“If you want law school to be practical, and you want it to do more than train litigators (whose orientation is the enforcement or opposition of legal rights and duties – and where some practitioners get to be appropriately tunnel-visioned), and you want lawyers to be “practice-ready” when they get out, and you don’t want a lot of interdisciplinary theory, what do you do?”
Jeff Lipshaw asks the question over at The Legal Whiteboard. It’s a good question. I’m not as anti-litigator as most transactional types, since the one things lawyers bring to transactions that other professionals don’t is their sense of potential legal liabilities, a sense that is well-honed by training in litigation. Any good MBA can tell you if the deal is good or bad. Only a lawyer can tell you what the litigation risks are.
In my view, training lawyers ought to be thought of in the same way as training soldiers or surgeons. A great military commander obviously must possess a great many skills apart from a thorough understanding of small unit tactics and how to keep a rifle in good working order. A great surgeon must have qualities apart from his or her ability to stitch up an incision correctly. But the newly minted second lieutenant or surgical resident cannot be expected to have developed those kinds of skills. At the point they emerge, it is enough that they know how to lay down suppressive fire at a given target or sew a straight seam.
In his post Jeff raises several points about how, in real life, decisions about whether to do a deal, whether to break off a contract, and whether to sue are not usually made on the basis of relative legal rights. But that’s the same with soldiers in the international world. Most of the time the United States will work out its differences with other countries amicably. Even when things get testy, most of the time we will work things out peacefully or at least adopt some sort of live-and-let-live policy. But this does not mean that having armed forces is unnecessary. It is the very presence of the armed forces and a perceived willingness to use them when necessary that helps us reach peaceful solutions. Similarly, the presence of the ”law” as the ultimate endgame ploy provides the background for all commercial dealings. This means that just as soldiers must be trained heavily for the one percent of the time they will be called on to kill people, lawyers must be trained heavily for the one percent of the time they will be called on to resort to legal remedies.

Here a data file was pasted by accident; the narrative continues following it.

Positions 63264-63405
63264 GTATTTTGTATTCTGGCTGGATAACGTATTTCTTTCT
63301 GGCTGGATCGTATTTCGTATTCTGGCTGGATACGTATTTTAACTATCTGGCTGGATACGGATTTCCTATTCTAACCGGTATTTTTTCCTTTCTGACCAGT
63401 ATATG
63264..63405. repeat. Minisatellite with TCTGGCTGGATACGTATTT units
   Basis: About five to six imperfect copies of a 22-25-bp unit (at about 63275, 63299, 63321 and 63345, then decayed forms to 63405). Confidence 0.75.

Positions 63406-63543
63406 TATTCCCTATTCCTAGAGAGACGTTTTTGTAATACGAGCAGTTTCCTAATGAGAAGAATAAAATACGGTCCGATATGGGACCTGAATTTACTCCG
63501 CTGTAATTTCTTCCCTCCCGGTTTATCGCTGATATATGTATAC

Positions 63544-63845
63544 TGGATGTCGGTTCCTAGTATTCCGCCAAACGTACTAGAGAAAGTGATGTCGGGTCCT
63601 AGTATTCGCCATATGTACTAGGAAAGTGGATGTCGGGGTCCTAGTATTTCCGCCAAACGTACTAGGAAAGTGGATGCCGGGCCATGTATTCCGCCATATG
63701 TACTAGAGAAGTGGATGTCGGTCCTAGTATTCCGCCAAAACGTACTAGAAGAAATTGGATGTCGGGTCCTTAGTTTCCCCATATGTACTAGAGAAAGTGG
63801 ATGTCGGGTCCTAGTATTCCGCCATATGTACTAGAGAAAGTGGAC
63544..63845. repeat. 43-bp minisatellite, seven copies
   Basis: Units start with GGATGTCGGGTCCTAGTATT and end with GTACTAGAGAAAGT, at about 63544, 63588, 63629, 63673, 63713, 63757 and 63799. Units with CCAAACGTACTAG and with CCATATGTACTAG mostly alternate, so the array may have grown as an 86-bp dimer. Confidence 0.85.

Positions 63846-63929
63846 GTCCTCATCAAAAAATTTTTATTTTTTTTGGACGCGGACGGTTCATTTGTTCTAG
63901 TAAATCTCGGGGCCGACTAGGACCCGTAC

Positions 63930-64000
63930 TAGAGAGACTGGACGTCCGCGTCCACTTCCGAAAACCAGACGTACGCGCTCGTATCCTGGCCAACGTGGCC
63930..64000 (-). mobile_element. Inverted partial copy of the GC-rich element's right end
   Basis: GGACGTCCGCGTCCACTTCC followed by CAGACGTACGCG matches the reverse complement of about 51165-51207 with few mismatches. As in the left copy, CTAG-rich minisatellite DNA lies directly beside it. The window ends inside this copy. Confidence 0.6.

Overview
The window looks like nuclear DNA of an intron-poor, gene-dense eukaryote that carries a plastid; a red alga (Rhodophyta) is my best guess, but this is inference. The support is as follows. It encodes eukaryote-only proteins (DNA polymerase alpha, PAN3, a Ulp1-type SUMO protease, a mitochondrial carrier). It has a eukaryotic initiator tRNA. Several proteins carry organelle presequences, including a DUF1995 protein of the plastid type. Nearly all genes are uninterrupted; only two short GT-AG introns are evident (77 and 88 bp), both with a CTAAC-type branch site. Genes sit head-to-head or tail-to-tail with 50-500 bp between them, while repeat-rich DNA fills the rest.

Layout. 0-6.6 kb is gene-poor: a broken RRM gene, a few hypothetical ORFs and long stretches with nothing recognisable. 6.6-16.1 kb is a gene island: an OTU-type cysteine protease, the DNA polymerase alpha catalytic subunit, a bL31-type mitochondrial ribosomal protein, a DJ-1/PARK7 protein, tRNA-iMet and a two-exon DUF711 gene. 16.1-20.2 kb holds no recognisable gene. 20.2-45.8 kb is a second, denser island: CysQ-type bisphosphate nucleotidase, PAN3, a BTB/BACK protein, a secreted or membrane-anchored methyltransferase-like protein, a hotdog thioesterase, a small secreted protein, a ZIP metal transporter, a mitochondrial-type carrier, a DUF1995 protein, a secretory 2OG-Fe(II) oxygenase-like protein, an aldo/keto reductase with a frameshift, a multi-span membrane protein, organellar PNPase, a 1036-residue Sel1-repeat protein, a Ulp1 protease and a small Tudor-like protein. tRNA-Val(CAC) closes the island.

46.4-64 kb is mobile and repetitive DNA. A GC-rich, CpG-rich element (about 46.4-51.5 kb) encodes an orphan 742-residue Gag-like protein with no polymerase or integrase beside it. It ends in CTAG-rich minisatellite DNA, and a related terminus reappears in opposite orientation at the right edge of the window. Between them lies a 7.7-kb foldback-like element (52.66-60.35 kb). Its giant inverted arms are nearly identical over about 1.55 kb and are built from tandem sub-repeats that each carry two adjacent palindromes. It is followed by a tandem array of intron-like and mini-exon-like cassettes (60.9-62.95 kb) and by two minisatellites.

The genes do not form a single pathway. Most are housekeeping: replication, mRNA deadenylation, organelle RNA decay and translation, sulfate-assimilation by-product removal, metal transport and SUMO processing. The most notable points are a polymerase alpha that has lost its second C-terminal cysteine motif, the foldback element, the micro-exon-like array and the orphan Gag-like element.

So I feel about putting more emphasis on “business thinking” in law school pretty much the way I assume an MBA schools would feel about putting more “thinking like a lawyer” into their marketing program. Not necessarily opposed, but rather dubious. I try to teach my students enough business so they (1) understand what a given transaction is about, and (b) communicate with their clients. I’ll be doing a new class this year where we take it a step further, and teach students how to find the facts that will become the basis of their legal arguments. But I will almost certainly continue to have them focus on drafting simple contracts and pleadings rather than focusing on strategic business thinking.
Besides, I don’t know how many people there are like Jeff, whom I would trust to teach my students “real world” stuff. Very few of my colleagues in the academy have anything like Jeff’s background. It’s difficult to take seriously “real world” advice from someone who practiced law as a junior associate for a year and a half during the Nixon administration. I simply don’t know how many of us have the kind of breadth of practice experience that we could actually add value. I’m fairly confident I couldn’t, and I have a lot more higher-level practice experience than most of us.